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Night of the Living Dead opened the door for many zombie films that we now see today; films trying so hard to become or even overcome in sheer brilliance, camera angles and horror production. The difference between this film and so many others is it's development in a time where a film like this has never been viewed. In the sixties, no one had imagined a corpse returning to life to consume the flesh of a human being. Yes, zombies were introduced in the thirties, but they weren't cast as being cannibilistic as Romero's; they were pretty much harmless and were restrained by whoever commanded them (voodoo).
The low-budget screening and harrowing storyline describes a group of people lead by a level-headed African-American man, trapped in a house while the undead slowly try to make their way inside for their flesh. The groups insistent battling amongst eachother is made readily available to us and shows how their arguements are the defining straw that severs their chances. Romero exposes that to us and brings forth a hero in Ben (Duane Jones) that keeps a calm hand among the fears that are obviously afoot in the group. Judith O'Dea provides backup as the catatonic Barbara who has given up long before she even reaches the house in which everyone is holed up in. After her brother Johnny (Russell Streiner) dies at the beginning of the film, she becomes useless and only a hazard to herself and the other occupants.
For Romero to cast a character in such a manner is maybe my only complaint because the other two females had their emotions in check. I've always had a problem with females in cinema that couldn't keep their wits in control when faced with a dilemma. I know most women in the sixties were described as mentally unbalanced when in a crisis, but Romero shouldn't have capitalized on the subject. Maybe having her character killed off in the beginning shortly after she reaches the house would have been more pleasing. The film also recieved flak for being racist on having a strong black man as the central figure in the film, then showing him being shot, killed and then dragged to a burning smokestack at the end. While I don't believe Romero was going for that particular accusation, the ending of the film is bold and unpredictable; allowing the viewer's hopes to be crushed if they believed any chance of survival was in the characters future. This kind of direction was impressive because it gave the audience fear that if something like this ever happened, there is no telling if you'll likely survive the ordeal.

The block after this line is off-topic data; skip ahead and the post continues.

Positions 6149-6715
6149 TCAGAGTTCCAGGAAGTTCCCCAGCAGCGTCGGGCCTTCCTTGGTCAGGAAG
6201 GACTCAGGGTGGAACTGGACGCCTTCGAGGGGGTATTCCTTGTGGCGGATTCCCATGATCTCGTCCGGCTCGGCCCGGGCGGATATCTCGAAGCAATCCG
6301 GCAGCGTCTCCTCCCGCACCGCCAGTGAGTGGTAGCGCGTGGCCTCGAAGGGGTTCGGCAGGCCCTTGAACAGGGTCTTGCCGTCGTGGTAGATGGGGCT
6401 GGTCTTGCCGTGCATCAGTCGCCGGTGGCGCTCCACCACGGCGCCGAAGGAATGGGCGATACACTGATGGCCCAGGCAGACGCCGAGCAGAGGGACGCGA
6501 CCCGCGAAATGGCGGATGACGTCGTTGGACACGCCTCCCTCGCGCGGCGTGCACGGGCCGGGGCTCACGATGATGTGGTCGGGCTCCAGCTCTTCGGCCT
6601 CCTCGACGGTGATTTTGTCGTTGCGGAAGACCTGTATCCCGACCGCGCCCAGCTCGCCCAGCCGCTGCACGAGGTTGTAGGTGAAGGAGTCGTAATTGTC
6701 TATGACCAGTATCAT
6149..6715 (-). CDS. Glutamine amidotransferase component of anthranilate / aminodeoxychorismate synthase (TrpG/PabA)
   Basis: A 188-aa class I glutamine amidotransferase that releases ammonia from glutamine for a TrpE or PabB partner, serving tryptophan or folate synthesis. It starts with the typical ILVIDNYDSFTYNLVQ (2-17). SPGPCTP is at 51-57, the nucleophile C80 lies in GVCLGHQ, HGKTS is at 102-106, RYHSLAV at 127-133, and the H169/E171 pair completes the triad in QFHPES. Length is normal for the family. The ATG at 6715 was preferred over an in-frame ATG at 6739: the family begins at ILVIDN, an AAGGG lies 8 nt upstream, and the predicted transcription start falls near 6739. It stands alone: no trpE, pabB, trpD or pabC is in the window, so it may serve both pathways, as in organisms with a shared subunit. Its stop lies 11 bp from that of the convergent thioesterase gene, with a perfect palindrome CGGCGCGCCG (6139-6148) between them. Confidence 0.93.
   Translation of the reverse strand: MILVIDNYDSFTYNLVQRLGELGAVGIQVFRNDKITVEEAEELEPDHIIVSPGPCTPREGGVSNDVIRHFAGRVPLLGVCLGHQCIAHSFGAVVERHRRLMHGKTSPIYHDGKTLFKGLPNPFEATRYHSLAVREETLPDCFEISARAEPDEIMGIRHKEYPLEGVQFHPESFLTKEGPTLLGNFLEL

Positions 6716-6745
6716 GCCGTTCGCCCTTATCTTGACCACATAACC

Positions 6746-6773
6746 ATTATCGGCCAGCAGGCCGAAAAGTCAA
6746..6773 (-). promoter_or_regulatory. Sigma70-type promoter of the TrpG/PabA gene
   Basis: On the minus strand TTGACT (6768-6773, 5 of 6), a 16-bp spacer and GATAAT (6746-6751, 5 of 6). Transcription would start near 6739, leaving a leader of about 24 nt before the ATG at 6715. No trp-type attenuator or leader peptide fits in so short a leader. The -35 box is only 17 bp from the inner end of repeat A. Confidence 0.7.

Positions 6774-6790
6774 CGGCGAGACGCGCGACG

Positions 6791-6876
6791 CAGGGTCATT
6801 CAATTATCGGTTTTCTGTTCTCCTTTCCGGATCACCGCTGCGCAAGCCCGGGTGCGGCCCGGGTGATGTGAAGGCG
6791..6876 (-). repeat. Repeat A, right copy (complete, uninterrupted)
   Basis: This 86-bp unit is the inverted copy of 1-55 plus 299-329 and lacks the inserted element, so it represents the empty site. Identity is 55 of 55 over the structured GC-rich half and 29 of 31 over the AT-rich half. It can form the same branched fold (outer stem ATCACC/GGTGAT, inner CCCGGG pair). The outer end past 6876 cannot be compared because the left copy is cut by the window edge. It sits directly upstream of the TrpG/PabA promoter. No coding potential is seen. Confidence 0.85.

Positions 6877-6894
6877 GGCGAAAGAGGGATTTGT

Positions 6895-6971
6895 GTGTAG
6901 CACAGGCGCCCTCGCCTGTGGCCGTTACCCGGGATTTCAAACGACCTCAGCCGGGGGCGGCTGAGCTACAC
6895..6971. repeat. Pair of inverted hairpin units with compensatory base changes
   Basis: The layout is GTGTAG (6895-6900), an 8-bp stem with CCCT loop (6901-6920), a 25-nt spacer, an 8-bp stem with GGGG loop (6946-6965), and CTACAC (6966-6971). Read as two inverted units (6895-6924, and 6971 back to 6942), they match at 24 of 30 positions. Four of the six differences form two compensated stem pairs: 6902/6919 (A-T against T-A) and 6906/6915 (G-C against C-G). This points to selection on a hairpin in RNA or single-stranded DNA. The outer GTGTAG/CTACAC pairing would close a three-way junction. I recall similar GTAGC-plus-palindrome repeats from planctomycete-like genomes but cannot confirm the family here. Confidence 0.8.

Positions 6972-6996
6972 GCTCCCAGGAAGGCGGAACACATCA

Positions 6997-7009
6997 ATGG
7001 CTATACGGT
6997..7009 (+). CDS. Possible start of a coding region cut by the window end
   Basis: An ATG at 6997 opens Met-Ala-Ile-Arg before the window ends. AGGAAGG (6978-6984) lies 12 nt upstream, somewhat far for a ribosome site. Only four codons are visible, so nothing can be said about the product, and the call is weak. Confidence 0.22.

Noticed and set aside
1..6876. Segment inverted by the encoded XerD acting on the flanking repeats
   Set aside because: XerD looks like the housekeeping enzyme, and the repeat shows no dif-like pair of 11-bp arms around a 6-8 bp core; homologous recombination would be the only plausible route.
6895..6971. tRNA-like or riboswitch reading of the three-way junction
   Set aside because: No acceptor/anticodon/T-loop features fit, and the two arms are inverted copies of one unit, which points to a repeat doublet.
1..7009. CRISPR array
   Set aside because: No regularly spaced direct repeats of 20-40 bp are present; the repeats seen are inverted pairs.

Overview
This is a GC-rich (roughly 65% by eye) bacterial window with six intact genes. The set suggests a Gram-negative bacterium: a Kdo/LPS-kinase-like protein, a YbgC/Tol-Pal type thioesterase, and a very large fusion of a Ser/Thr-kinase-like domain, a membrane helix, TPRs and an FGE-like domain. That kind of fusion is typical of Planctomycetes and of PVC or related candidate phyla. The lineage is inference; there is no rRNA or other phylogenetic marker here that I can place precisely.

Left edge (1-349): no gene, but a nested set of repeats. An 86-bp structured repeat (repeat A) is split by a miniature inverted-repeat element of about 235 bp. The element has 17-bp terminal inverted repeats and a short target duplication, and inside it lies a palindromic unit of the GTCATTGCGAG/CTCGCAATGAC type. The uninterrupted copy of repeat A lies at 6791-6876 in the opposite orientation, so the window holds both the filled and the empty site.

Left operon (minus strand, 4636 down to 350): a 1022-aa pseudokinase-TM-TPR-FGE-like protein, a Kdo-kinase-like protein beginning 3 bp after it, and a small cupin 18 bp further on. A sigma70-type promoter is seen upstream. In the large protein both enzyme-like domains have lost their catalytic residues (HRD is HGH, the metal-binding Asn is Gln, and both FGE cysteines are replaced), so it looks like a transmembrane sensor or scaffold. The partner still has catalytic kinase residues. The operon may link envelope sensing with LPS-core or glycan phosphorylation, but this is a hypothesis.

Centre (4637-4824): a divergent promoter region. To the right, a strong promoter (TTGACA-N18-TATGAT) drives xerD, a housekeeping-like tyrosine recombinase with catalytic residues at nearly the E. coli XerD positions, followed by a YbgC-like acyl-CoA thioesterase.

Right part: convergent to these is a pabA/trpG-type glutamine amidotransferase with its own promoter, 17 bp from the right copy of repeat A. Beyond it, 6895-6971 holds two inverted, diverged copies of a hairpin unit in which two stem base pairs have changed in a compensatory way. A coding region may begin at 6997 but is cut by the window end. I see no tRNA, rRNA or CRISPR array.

Dario Argento's Suspiria delivers everything in suspense and horror. I found myself glued to the screen from the dramatic intro, which has the music itself telling the tale. I believe the music is where all the horror lies; it is beautifully captured, unlike many horror films today that seem to have that one overbearing note that doesn't need to be there.
"It's useless to try and explain it to you. You wouldn't understand. It all seemed so absurd. So fantastic. All I can do is get away from here, as soon as possible."
You just need to watch it. I found myself drawn to red even more; it's generously displayed and brought to you in the truest art form.